It’s pretty amazing when someone comes upon a derelict Ferrari. Straight out of the factory everyone knows a Ferrari is a special beast. They’re normally garaged, pampered, and rarely driven. But Ferraris beyond fixing are out there. Whether from neglect, Mother Nature, or fire, these Ferraris are too far gone to fix. So read and weep for these special Rusty Monday choices.
Rusty Early 1970s Ferrari Dino
Considered almost a non-Ferrari when new this 246 Dino looks to still be used, but what a mess. From the missing rockers to the half-gone front clip this Ferrari has been attacked by the tin worm. Surprisingly, there is an entire front clip for sale on eBay that would go a long way toward restoring. It is anything but cheap, however.
The metal fenders and aluminum frunk will cost you $22,500. Of course, if you’re in the league to be able to rebuild this Dino then you can afford $22,500. It looks like a decent Dino will run around $400,000, give or take $100,000.
As this looks like it will require lots of man-hours you have to wonder if you could come out of the other end with a deal. Our guess is this would easily take 200 hours to get back in shape. If the shop you choose gets $100 per hour you’re going to easily drop $200,000 just in labor. Any way you look at it, restoration is an expensive hobby.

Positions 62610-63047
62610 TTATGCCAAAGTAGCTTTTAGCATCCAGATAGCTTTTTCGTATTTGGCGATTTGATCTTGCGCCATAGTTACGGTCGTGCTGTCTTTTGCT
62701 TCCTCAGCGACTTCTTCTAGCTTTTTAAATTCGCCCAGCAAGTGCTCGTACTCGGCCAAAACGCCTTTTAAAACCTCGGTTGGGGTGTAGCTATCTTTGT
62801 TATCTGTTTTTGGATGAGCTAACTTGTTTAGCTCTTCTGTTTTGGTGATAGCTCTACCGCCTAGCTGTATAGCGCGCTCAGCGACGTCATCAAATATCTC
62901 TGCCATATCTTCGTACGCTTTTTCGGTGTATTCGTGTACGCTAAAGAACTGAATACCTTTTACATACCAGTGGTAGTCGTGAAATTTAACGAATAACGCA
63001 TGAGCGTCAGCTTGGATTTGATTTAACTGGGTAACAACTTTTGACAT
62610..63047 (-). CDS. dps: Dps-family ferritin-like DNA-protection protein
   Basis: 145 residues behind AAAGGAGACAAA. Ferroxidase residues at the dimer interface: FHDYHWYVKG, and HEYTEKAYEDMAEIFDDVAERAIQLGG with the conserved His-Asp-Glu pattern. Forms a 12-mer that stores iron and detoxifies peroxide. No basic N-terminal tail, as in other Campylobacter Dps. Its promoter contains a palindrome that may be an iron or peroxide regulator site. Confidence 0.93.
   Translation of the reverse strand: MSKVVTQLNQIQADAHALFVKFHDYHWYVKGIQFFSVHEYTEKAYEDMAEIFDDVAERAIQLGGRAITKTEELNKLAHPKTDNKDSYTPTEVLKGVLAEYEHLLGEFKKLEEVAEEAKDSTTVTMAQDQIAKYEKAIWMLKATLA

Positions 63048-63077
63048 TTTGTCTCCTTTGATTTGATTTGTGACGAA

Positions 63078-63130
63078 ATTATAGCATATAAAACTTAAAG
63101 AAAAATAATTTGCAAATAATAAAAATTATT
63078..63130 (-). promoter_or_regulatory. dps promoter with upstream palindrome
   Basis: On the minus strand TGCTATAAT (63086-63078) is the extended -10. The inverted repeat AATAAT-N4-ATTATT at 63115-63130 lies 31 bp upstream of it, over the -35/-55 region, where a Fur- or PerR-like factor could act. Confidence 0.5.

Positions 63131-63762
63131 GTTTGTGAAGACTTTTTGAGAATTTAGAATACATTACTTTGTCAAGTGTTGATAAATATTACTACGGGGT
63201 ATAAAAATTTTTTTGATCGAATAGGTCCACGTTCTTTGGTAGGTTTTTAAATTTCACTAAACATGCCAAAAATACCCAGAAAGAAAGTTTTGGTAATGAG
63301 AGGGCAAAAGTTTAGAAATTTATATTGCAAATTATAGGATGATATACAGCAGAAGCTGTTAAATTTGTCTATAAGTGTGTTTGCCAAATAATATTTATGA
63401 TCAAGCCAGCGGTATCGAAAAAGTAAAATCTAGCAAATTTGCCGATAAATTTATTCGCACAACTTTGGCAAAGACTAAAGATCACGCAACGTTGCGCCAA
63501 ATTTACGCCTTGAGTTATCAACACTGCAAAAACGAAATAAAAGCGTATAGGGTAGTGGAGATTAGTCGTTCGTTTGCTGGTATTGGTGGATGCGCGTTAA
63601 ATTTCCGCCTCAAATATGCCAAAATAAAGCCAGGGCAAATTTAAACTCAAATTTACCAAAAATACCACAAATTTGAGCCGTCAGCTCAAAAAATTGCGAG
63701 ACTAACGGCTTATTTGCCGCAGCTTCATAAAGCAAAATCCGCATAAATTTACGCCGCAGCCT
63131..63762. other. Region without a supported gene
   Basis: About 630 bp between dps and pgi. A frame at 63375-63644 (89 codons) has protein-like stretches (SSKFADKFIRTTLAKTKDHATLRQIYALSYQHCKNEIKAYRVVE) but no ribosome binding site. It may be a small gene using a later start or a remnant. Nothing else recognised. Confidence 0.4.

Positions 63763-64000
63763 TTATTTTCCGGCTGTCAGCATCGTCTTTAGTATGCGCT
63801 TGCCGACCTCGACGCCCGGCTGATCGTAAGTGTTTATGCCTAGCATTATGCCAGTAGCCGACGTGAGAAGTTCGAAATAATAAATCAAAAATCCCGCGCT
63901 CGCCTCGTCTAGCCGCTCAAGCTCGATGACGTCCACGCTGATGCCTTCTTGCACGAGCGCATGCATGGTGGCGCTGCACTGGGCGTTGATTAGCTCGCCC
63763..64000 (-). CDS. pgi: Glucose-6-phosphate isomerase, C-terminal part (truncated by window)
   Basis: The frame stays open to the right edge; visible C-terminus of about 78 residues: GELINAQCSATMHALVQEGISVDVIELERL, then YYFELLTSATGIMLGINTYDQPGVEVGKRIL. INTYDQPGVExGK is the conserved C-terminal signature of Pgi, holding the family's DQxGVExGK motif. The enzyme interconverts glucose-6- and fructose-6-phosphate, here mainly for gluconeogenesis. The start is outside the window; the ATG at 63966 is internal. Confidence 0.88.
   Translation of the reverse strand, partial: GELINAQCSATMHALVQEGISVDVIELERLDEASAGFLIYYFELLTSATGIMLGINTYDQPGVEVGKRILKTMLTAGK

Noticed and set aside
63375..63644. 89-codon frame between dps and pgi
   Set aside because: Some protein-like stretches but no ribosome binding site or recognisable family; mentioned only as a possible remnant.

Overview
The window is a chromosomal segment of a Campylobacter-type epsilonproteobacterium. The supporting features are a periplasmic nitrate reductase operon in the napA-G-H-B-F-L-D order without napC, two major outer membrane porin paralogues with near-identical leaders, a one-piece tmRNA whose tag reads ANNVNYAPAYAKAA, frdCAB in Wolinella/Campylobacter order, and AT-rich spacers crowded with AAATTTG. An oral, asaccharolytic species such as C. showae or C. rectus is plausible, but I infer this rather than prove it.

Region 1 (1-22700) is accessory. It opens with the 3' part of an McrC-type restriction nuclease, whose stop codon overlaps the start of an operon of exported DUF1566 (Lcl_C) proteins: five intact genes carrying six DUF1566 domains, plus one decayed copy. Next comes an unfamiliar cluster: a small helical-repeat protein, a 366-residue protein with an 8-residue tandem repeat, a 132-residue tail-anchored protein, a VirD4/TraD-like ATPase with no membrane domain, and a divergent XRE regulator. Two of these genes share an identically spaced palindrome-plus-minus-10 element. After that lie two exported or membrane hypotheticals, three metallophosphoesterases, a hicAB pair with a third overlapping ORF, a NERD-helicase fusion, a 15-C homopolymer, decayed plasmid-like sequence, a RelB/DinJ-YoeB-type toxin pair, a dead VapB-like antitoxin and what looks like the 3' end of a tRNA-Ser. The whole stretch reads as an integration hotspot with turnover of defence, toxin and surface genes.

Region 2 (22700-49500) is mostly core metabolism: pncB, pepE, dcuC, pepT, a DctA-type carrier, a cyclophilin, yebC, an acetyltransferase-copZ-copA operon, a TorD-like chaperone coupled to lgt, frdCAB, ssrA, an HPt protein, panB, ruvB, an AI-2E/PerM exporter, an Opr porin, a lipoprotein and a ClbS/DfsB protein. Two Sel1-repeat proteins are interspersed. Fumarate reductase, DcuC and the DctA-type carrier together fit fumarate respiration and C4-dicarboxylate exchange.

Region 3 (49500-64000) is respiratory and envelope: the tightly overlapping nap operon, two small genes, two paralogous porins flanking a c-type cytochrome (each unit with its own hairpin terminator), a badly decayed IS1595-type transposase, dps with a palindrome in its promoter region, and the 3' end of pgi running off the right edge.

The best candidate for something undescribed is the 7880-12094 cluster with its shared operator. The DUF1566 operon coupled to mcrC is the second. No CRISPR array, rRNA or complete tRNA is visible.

Rusty 1987 Ferrari Mondial
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This past July this 1987 Mondial was found in a canal in Amsterdam. It had been stolen in 1994. After being returned to its owner it was sent to a scrapyard. The scrapper says that there has been so much interest it wants to see it displayed in a museum. But after interest dwindles it will dismantle the Mondial and try to sell parts to collectors.
We would guess that there are those enthusiasts looking for Ferrari wall hangers. So, what parts can’t be reused- and that looks to be the case for the majority of the car, will likely get displayed in someone’s man cave. Not every Ferrari is meant to be saved.
Ferrari 246 Dino
Would you tackle this restoration if the car were given to you? Some projects aren’t even worth the cost of returning to their former factory glory. We think that applies to this poor Dino. Even dumping an LS motor in it would still run a lot of money. We’re sure you could find specialty dealers who could supply that missing door and other random pieces.
We wouldn’t, however, suggest trying to restore this. And we can’t see the majority of it. Even if the floors are good and that passenger door that looks like it is sagging is in good shape this will be expensive to bring back. What would you do with it if it was discovered on a piece of property you just purchased?